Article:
Buprenorphine

SuboxonesubutexBuprenorphrineTranstec
Buprenorphine, sold under the brand name Subutex, among others, is an opioid used to treat opioid addiction, acute pain, and chronic pain.wikipedia
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Buprenorphine/naloxone

suboxoneBuprenorphine + Naloxone
For longer term treatment of addiction a combination formulation of buprenorphine/naloxone is recommended to prevent misuse by injection.
Buprenorphine/naloxone, sold under the brand name Suboxone among others, is a combination medication that includes buprenorphine and naloxone.

Opioid use disorder

heroin addictionopioid addictionheroin addict
Buprenorphine, sold under the brand name Subutex, among others, is an opioid used to treat opioid addiction, acute pain, and chronic pain.
Individuals with an opioid use disorders are often treated with opioid replacement therapy using methadone or buprenorphine.

Opioid

opioidsopioid analgesicendogenous opioids
Buprenorphine, sold under the brand name Subutex, among others, is an opioid used to treat opioid addiction, acute pain, and chronic pain.
Buprenorphine was discovered in 1972.

Transdermal patch

patchtransdermaltransdermal drug delivery
It can be used under the tongue, by injection, as a skin patch, or as an implant.
Two opioid medications used to provide round-the-clock relief for severe pain are often prescribed in patch form, fentanyl CII (marketed as Duragesic) and buprenorphine CIII (marketed as BuTrans).

Heroin

diamorphinediacetylmorphinesmack
Occasionally it is used recreationally instead of heroin.
Medications can include buprenorphine, methadone, or naltrexone.

Analgesic

analgesiaanalgesicspainkillers
It is difficult to achieve acute opioid analgesia in persons using buprenorphine for opioid replacement therapy.
Buprenorphine is a partial agonist of the μ-opioid receptor, and tramadol is a serotonin norepinephrine reuptake inhibitor (SNRI) with weak μ-opioid receptor agonist properties.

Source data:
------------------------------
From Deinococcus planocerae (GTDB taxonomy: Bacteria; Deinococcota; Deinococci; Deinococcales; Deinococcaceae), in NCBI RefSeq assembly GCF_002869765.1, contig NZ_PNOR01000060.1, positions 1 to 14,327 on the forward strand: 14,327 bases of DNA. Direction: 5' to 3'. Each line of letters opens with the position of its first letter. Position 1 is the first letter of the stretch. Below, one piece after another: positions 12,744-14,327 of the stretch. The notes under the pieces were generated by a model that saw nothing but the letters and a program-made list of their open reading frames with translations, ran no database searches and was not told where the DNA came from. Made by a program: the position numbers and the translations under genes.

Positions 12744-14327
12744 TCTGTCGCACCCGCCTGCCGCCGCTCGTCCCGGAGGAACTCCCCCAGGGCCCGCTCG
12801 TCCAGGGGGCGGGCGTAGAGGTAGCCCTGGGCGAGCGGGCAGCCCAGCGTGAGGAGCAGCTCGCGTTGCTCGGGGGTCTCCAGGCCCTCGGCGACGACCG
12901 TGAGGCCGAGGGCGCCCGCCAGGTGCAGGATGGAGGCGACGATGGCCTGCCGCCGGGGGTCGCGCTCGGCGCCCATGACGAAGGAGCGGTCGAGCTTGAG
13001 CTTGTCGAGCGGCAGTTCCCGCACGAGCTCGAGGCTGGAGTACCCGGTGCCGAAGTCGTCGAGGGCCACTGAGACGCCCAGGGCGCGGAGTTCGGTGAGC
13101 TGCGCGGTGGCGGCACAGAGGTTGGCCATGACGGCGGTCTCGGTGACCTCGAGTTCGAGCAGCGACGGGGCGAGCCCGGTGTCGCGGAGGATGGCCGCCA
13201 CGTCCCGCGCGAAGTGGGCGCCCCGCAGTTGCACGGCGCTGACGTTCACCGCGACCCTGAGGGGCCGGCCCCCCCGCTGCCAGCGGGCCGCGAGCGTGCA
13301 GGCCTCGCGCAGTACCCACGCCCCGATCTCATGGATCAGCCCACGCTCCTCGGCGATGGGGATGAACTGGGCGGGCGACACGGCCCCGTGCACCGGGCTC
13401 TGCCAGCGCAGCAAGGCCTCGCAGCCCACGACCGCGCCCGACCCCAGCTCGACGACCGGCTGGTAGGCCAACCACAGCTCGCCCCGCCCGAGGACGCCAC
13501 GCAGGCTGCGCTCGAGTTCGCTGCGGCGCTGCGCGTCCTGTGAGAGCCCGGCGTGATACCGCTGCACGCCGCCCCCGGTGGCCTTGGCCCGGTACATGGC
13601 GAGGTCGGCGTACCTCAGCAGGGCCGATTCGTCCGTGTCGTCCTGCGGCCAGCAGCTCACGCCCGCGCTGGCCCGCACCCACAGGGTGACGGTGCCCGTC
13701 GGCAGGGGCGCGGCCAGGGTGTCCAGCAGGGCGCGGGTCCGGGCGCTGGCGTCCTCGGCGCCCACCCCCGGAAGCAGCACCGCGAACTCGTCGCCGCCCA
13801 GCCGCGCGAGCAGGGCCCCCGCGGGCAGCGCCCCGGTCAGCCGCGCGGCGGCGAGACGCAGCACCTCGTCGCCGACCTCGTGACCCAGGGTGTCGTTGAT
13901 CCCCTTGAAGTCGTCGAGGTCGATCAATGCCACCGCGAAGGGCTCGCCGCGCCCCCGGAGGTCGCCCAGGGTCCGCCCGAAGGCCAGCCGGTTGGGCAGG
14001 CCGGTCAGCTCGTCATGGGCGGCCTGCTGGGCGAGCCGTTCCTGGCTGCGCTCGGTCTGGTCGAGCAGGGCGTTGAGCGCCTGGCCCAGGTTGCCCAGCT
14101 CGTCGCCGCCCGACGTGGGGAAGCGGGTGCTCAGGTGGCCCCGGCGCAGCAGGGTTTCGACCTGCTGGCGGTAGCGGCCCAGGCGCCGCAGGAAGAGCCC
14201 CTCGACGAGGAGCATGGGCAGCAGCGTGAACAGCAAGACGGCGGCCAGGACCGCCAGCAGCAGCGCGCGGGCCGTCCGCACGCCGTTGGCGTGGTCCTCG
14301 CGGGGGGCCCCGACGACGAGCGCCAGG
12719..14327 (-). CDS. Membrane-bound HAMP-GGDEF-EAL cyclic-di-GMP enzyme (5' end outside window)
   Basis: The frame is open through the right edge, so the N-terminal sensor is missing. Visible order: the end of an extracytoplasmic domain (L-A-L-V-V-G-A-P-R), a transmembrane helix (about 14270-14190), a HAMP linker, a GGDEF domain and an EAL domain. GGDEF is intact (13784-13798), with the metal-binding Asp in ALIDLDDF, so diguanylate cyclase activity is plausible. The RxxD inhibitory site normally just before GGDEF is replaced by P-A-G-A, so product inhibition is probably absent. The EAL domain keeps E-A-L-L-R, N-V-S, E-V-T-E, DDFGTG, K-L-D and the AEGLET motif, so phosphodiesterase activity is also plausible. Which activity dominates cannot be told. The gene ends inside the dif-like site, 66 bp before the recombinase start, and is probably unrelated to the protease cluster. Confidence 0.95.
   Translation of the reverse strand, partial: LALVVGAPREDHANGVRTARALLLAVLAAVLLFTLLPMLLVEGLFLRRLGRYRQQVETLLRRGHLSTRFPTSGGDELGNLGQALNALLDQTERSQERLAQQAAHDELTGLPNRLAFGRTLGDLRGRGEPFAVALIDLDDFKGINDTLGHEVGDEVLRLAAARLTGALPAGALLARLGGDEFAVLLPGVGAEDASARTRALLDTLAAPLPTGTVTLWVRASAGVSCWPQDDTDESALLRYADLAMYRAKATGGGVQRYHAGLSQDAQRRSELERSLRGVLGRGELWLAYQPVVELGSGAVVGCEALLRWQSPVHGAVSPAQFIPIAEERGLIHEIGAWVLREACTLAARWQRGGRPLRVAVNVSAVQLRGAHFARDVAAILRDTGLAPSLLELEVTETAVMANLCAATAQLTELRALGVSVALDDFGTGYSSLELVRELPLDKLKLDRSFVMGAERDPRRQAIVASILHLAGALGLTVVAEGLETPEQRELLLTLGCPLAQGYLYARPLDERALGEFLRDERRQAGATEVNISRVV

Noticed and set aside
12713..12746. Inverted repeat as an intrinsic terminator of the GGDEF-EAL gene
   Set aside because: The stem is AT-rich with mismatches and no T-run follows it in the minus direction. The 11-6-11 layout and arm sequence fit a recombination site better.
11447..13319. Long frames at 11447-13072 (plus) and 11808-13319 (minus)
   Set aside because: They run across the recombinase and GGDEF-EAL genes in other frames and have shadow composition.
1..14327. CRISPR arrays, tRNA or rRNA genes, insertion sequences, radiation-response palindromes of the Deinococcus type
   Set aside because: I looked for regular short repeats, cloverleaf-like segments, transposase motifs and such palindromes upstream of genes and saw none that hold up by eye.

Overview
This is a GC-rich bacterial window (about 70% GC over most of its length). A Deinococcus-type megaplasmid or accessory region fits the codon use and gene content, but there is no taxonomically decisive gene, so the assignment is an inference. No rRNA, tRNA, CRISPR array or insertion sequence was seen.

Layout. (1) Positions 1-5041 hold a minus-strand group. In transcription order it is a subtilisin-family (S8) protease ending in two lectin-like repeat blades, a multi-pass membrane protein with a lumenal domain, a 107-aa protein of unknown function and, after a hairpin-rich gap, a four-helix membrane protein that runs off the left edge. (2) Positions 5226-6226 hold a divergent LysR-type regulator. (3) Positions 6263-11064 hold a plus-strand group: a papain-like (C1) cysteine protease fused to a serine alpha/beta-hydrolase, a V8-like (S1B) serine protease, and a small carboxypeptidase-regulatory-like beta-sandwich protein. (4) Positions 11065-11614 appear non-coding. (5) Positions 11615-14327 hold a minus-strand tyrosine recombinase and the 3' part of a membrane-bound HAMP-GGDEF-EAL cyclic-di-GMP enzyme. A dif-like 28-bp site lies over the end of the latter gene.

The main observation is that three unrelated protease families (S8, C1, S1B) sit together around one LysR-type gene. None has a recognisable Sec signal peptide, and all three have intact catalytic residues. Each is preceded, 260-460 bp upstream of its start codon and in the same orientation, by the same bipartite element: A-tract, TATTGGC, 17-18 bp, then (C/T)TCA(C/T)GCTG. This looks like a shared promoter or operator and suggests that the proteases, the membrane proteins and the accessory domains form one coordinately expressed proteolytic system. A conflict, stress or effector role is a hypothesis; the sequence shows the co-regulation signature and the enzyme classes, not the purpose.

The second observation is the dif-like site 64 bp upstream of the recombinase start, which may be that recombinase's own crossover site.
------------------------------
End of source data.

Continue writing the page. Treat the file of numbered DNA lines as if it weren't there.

Naloxone

NarcaninjectionNaloxone (1961)
The usual reversal agents for opioids, such as naloxone, may be only partially effective and additional efforts to support breathing may be required.
Naloxone is poorly absorbed when taken by mouth, so it is commonly combined with a number of oral opioid preparations, including buprenorphine and pentazocine, so that when taken orally, just the opioid has an effect, but if misused by injecting, the naloxone blocks the effect of the opioid.

Partial agonist

partialpartial agonismpartially
Depending on the type of receptor it may be an agonist, partial agonist, or antagonist. In simplified terms, buprenorphine can essentially be thought of as a non-selective, mixed agonist–antagonist opioid receptor modulator, acting as a weak partial agonist of the MOR, an antagonist of the KOR, an antagonist of the DOR, and a relatively low-affinity, very weak partial agonist of the ORL-1.
Some currently common drugs that have been classed as partial agonists at particular receptors include buspirone, aripiprazole, buprenorphine, nalmefene and norclozapine.

Κ-opioid receptor

κ-opioidKORkappa opioid receptor
κ-Opioid receptor (KOR): Antagonist.
The KOR antagonists buprenorphine, as ALKS-5461 (a combination formulation with samidorphan), and CERC-501 (LY-2456302) are currently in clinical development for the treatment of major depressive disorder and substance use disorders.

Controlled Substances Act

Schedule ISchedule IIschedule III
In the United States it is a Schedule III controlled substance.
Buprenorphine (semi-synthetic opioid; active in Suboxone, Subutex)

Receptor antagonist

antagonistantagonistscompetitive antagonist
Depending on the type of receptor it may be an agonist, partial agonist, or antagonist. In simplified terms, buprenorphine can essentially be thought of as a non-selective, mixed agonist–antagonist opioid receptor modulator, acting as a weak partial agonist of the MOR, an antagonist of the KOR, an antagonist of the DOR, and a relatively low-affinity, very weak partial agonist of the ORL-1. Buprenorphine/samidorphan, a combination product of buprenorphine and samidorphan (a preferential μ-opioid receptor antagonist), appears useful for treatment-resistant depression.
Buprenorphine, a partial agonist of the μ-opioid receptor, binds with weak morphine-like activity and is used clinically as an analgesic in pain management and as an alternative to methadone in the treatment of opioid dependence.

Norbuprenorphine

Buprenorphine is metabolized by the liver, via CYP3A4 (also CYP2C8 seems to be involved) isozymes of the cytochrome P450 enzyme system, into norbuprenorphine (by N-dealkylation).